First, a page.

Dear Editors,
We would like to thank Yan et al. for providing us with an opportunity to expand on the applicability of our 2-week systematic review (2weekSR) processes [1].

Yan et al. correctly point out that “it is important to recognize not all systematic reviews (SRs) are created equal and complexity of the [SR] topic can greatly impact the time spent on the review.” We state on page 89 of the manuscript that our initial 2weekSR had a narrow PICO question and may not be representative of other SRs. We also note that the narrowness was deliberate—this is because the first 2weekSR was intended to be a ‘proof of concept.’

Yan et al. also note that “the authors did not mention or include the time needed to familiarize researchers with these [SR automation] tools. This may possibly be due to the authors’ [sic] prior experience using such tools.” As we state on p.87 under, facilitators and barriers to completing a 2weekSR, experience with the tools was one of the key facilitators of the 2weekSR: “Pre-existing knowledge and ability to use the automation tools (e.g., SRAHelper, Word Frequency Analyser, etc.) eliminated the ‘learning curve’ and time.”

The point of Yan et al., regarding the need for supplementing simulated decisions (made by the automation tools) with manual independent validation, does not apply to most of the tools we used. However, as the Journal’s readers know, the output of RobotReviewer is only partial (4 of the 7 risk of bias domains) and ipso facto requires a manual check, while the RobotSearch tool has been extensively validated [2].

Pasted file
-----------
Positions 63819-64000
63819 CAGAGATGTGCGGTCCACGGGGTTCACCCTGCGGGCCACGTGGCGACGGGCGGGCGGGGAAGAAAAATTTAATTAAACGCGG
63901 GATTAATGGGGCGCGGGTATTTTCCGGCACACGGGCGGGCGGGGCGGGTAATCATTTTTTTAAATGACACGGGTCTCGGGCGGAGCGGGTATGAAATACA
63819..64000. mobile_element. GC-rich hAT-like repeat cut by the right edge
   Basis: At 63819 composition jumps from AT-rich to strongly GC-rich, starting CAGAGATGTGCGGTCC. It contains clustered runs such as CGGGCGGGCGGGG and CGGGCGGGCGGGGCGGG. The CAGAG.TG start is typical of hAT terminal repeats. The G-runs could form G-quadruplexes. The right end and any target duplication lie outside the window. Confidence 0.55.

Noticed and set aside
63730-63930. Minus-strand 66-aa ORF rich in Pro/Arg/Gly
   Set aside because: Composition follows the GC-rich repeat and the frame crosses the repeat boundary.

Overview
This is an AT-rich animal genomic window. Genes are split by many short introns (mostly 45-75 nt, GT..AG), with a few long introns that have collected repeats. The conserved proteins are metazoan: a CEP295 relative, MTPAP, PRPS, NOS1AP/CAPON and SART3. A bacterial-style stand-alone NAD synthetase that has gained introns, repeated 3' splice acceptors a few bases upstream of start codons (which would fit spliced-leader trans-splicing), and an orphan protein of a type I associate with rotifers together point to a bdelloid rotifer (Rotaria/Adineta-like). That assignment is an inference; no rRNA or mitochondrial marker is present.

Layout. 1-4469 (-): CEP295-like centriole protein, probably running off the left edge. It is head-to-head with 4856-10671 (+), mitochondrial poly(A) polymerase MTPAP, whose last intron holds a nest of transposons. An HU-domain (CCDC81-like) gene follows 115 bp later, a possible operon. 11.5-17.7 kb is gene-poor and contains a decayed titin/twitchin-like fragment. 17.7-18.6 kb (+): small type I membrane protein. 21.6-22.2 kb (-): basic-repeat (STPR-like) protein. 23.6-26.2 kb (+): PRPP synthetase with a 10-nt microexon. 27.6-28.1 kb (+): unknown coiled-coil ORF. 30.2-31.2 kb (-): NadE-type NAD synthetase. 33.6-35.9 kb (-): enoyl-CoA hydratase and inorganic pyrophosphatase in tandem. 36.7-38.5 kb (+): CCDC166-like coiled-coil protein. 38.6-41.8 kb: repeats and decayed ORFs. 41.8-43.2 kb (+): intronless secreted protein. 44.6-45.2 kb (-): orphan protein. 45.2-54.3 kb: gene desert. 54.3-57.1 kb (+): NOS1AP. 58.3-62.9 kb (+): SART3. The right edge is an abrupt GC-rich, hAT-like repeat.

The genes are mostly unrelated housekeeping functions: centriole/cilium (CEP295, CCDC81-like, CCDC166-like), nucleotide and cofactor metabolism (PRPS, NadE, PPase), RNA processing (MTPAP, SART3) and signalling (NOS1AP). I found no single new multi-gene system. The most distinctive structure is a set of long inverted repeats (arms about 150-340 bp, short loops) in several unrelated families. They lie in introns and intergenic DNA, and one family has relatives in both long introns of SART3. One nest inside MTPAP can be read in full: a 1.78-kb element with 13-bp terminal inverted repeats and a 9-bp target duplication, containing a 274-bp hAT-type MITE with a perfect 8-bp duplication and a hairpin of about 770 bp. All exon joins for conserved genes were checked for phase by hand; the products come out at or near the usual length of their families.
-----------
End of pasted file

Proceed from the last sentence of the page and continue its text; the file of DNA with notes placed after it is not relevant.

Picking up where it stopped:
We appreciate the kind commendation of Yan et al. of our 2weekSR academic exercise. We are happy to share that the 2weekSR process has so far been adopted on 5 SRs, which included a variety of SR types (intervention, prevalence, and adverse events) and study designs (randomized controlled trials, observational studies, both). These SRs involved screening of 638 to 5471 references in the title abstract, 16 to 214 references in the full text, and included from 7 to 37 studies. They have involved teams of 4 to 6, with four of the SR teams involving at least 1 team member with only some SR experience, and 1 team also involving a colleague with no prior SR experience. The duration of the 2weekSRs ranged from 9 to 13 days, that is, from less than 2 weeks to 2.5 weeks. Further 2weekSRs are already in progress or currently in planning stages.

As the 2weekSR methodology is particularly suited to the need for quick but robust and evidence-based decision-making, three of the abovementioned 2weekSRs were on COVID-related topics and were provided as input to decision-makers.

The 2weekSR process is undergoing continual refinement and development, and we are planning to offer workshops to train interested colleagues in the approach.

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